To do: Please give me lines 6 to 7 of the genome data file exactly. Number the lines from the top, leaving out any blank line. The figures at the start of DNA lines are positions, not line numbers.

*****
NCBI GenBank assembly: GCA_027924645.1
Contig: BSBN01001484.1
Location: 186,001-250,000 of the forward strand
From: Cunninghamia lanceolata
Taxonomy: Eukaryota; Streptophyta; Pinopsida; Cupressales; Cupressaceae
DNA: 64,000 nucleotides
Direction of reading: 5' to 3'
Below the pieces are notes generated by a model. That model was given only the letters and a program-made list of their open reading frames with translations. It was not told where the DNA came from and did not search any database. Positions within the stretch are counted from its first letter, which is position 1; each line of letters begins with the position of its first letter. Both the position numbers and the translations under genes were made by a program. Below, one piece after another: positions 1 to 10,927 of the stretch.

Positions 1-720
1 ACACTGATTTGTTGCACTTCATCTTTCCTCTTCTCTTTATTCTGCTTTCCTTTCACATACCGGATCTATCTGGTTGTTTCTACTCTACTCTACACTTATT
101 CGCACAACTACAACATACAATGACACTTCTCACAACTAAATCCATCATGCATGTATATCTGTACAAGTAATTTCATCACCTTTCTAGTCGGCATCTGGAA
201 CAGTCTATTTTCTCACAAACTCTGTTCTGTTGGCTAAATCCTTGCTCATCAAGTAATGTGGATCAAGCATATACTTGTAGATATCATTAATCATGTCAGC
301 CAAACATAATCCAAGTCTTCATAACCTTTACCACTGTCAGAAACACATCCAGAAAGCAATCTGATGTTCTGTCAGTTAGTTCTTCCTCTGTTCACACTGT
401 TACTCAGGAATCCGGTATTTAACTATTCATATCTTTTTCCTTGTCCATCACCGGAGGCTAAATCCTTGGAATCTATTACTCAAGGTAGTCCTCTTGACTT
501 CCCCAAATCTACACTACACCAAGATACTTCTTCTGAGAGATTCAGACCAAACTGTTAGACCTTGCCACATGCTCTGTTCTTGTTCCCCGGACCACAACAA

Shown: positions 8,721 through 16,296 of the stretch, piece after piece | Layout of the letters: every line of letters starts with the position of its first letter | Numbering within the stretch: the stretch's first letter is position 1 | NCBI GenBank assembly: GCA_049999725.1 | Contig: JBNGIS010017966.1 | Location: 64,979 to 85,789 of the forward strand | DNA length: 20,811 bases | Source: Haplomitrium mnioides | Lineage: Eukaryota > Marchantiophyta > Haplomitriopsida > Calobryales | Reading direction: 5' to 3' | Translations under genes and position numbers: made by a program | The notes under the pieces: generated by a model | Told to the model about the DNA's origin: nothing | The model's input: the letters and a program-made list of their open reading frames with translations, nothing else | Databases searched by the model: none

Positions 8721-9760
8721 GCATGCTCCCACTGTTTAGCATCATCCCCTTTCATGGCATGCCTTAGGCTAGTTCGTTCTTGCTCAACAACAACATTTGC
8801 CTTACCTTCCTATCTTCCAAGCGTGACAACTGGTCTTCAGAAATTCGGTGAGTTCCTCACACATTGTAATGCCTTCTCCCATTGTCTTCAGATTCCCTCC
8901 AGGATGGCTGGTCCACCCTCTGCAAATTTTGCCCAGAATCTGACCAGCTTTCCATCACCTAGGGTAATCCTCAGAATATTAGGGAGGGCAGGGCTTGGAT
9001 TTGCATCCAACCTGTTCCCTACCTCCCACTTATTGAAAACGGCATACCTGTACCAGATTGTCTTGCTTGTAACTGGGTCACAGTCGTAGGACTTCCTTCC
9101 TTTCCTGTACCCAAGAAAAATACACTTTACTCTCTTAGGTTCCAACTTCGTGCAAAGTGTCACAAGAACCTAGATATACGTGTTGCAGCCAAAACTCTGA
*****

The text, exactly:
DNA: 64,000 nucleotides
Direction of reading: 5' to 3'